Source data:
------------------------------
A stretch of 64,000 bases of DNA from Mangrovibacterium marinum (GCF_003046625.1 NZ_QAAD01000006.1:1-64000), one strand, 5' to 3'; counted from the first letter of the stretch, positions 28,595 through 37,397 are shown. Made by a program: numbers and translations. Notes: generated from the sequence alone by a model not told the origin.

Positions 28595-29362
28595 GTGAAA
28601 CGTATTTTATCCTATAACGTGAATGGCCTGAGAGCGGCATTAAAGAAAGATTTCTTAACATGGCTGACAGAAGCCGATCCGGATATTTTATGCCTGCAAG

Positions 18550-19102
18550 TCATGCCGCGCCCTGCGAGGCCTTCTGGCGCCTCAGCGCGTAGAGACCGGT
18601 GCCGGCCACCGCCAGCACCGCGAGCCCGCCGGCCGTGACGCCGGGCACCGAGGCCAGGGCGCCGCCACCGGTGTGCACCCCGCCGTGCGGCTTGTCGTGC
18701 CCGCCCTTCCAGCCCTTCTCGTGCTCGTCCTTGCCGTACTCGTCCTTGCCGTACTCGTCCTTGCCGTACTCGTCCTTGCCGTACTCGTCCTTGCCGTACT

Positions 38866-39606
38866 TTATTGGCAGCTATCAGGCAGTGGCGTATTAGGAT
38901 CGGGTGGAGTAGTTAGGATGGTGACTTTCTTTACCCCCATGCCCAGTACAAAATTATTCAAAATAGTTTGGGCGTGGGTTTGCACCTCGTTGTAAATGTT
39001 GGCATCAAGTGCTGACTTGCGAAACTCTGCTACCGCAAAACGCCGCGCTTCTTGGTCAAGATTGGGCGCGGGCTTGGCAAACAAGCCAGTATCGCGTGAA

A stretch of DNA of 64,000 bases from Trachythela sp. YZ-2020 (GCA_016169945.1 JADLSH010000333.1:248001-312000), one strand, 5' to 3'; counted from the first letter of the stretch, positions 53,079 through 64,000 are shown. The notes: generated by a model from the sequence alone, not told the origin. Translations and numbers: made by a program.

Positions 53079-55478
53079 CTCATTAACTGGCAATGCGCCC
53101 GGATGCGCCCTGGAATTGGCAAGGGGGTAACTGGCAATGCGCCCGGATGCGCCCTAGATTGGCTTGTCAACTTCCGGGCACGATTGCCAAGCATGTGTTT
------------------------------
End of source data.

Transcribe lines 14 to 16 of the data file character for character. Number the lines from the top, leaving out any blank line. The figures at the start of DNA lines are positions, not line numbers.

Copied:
Positions 53079-55478
53079 CTCATTAACTGGCAATGCGCCC
53101 GGATGCGCCCTGGAATTGGCAAGGGGGTAACTGGCAATGCGCCCGGATGCGCCCTAGATTGGCTTGTCAACTTCCGGGCACGATTGCCAAGCATGTGTTT